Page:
THE TALE OF THE LOST LAND
CHAPTER 20: THE OGRE'S CASTLE
I sent the three men away, and then opened the sty gate and beckoned
Sandy to come--which she did; and not leisurely, but with the rush
of a prairie fire. And when I saw her fling herself upon those
hogs, with tears of joy running down her cheeks, and strain them
to her heart, and kiss them, and caress them, and call them
reverently by grand princely names, I was ashamed of her, ashamed
of the human race.
We had to drive those hogs home--ten miles; and no ladies were
ever more fickle-minded or contrary. They would stay in no road,
no path; they broke out through the brush on all sides, and flowed
away in all directions, over rocks, and hills, and the roughest
places they could find. And they must not be struck, or roughly
accosted; Sandy could not bear to see them treated in ways unbecoming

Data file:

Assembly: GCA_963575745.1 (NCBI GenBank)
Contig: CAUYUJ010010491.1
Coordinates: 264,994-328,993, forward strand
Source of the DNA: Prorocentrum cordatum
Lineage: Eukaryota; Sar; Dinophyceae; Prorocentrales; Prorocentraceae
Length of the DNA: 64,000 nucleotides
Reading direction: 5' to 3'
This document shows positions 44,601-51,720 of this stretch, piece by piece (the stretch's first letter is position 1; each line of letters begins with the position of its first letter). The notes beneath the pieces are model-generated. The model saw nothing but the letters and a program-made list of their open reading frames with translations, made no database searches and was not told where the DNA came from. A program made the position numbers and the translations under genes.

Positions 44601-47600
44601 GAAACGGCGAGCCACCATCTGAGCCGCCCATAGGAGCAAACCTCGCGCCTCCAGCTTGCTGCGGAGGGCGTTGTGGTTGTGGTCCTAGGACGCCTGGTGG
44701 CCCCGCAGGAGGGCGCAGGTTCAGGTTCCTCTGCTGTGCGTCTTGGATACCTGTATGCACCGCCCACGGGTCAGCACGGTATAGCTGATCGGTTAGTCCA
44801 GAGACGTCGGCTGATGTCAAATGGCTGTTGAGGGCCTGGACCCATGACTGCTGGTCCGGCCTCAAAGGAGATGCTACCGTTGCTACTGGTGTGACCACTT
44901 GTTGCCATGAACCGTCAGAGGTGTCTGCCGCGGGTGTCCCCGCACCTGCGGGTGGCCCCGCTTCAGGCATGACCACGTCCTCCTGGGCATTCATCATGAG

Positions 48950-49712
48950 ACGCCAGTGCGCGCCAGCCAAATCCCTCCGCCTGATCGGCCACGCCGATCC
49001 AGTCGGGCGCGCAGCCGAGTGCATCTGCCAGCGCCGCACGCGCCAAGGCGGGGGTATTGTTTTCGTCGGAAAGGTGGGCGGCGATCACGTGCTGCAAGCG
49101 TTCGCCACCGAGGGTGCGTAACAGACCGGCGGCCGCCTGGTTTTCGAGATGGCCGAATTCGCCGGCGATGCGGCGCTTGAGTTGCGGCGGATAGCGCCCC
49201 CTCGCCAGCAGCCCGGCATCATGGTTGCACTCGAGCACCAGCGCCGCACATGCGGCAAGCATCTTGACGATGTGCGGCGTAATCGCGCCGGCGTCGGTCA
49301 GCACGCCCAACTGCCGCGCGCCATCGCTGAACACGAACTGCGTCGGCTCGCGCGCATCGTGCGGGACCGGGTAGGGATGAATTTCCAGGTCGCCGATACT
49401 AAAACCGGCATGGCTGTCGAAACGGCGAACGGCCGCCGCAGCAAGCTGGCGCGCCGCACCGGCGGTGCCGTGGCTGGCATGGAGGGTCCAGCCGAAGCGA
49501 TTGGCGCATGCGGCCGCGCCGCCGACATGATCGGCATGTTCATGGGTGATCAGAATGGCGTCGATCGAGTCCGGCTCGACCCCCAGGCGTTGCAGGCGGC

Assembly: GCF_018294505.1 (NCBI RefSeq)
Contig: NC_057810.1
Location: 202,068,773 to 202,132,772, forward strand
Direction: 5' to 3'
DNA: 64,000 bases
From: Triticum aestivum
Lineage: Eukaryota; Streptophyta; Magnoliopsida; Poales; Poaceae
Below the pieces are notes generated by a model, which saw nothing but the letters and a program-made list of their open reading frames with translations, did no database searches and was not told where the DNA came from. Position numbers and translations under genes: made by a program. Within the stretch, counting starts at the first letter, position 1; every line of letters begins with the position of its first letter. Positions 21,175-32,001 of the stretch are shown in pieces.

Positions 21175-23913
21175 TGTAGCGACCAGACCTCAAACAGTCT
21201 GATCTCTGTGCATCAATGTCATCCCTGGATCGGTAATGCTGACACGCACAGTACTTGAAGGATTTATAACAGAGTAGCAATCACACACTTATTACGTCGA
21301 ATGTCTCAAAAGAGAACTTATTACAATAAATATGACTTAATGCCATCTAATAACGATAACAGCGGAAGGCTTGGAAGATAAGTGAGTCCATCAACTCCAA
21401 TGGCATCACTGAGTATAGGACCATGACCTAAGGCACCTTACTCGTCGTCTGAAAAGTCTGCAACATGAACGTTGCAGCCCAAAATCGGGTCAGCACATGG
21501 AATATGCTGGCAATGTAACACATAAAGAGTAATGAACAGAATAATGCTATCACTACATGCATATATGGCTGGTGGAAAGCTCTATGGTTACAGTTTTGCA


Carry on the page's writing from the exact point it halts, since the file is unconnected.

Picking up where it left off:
their rank. The troublesomest old sow of the lot had to be called
my Lady, and your Highness, like the rest. It is annoying and
difficult to scour around after hogs, in armor. There was one
small countess, with an iron ring in her snout and hardly any hair
on her back, that was the devil for perversity. She gave me a race
of an hour, over all sorts of country, and then we were right where
we had started from, having made not a rod of real progress.
I seized her at last by the tail, and brought her along squealing.
When I overtook Sandy she was horrified, and said it was in the
last degree indelicate to drag a countess by her train.
We got the hogs home just at dark--most of them. The princess
Nerovens de Morganore was missing, and two of her ladies in waiting:
namely, Miss Angela Bohun, and the Demoiselle Elaine Courtemains,
the former of these two being a young black sow with a white star
in her forehead, and the latter a brown one with thin legs and a
slight limp in the forward shank on the starboard side--a couple
of the tryingest blisters to drive that I ever saw. Also among
the missing were several mere baronesses--and I wanted them to
stay missing; but no, all that sausage-meat had to be found; so
servants were sent out with torches to scour the woods and hills
to that end.